Justice

Learn how the Government of Canada is responding to the Truth and Reconciliation Commission's Calls to Action 25 to 42.

Based on data provided August 2021.

  • Calls to action 29 and 41 are based on data provided March 2022.

25. We call upon the federal government to establish a written policy that reaffirms the independence of the Royal Canadian Mounted Police to investigate crimes in which the government has its own interest as a potential or real party in civil litigation.

What's happening?

On May 7, 2018, the Government of Canada reaffirmed the independence of the Royal Canadian Mounted Police (RCMP) in the exercise of police powers in criminal investigations in the mandate letter to the RCMP Commissioner. Any directions provided by the minister, pursuant to section 5 of the Royal Canadian Mounted Police Act may not include directions which interfere with the RCMP's criminal investigations. In addition, ministers may not attempt to influence in any way the conduct of specific criminal investigations.

The courts have long confirmed that when carrying out traditional policing duties, such as keeping the peace and investigating crime, police officers are not Crown agents or government functionaries (R. v. Campbell). The existing legal framework, as set out by the Parliament in the Royal Canadian Mounted Police Act and supported by case law, is compatible with that principle.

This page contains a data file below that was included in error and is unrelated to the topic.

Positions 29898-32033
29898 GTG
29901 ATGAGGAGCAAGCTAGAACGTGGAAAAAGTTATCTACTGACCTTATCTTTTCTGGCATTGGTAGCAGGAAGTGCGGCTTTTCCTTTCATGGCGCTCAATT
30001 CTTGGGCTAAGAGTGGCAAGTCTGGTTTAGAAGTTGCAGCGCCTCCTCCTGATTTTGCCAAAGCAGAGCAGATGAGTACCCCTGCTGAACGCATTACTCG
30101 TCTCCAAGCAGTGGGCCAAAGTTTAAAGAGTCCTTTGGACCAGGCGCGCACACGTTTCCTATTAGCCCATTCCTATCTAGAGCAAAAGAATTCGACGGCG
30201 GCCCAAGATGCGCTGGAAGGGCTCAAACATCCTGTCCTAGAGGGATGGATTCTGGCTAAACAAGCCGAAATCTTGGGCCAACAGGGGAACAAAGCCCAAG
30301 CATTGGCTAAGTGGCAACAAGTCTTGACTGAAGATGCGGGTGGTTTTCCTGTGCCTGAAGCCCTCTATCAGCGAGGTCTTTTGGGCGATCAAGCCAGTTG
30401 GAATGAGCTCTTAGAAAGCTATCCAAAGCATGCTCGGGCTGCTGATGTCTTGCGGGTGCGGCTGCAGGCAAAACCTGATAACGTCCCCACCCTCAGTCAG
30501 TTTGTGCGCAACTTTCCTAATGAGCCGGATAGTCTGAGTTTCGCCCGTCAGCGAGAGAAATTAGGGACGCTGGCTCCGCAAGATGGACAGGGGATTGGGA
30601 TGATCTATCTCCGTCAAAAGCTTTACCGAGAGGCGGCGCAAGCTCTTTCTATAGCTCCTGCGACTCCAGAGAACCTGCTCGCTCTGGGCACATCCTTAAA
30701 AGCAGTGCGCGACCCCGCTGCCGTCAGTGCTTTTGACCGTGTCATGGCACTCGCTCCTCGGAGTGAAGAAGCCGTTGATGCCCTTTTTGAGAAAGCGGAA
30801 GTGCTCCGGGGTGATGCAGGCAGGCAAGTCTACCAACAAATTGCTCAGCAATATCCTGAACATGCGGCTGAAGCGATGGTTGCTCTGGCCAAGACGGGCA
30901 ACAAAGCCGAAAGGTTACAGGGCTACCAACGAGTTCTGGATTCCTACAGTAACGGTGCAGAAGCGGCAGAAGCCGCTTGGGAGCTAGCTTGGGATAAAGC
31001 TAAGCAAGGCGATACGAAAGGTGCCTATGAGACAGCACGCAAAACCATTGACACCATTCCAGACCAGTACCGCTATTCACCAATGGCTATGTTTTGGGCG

The Government of Canada recognizes the concerns raised about the RCMP disclosing documents collected during a criminal investigation when the federal Crown is also involved in civil litigation unrelated to the activities of the RCMP and the documents may be relevant to the conduct of the litigation.

However, in matters related to civil litigation against the Crown, the RCMP is part of the Crown and is treated as a federal government institution.

When required by law, the Crown must list all documents that are in its custody, power, possession or control and relevant to the litigation.

In that regard, a protocol entitled Principals to Implement Legal Advice on the Listing and Inspection of Royal Canadian Mounted Police Documents in Civil Litigation sets out the internal procedures to be followed when the RCMP possesses documents from criminal investigation files that may be relevant to civil litigation involving the federal Crown as a party.

The protocol enables the Attorney General of Canada to meet his obligations to list relevant documents, while ensuring that documents that may be privileged or that were gotten pursuant to a confidentiality agreement or a search warrant are adequately protected and dealt with appropriately.

26. We call upon the federal, provincial, and territorial governments to review and amend their respective statutes of limitations to ensure that they conform to the principle that governments and other entities cannot rely on limitation defences to defend legal actions of historical abuse brought by Aboriginal people.

What's happening?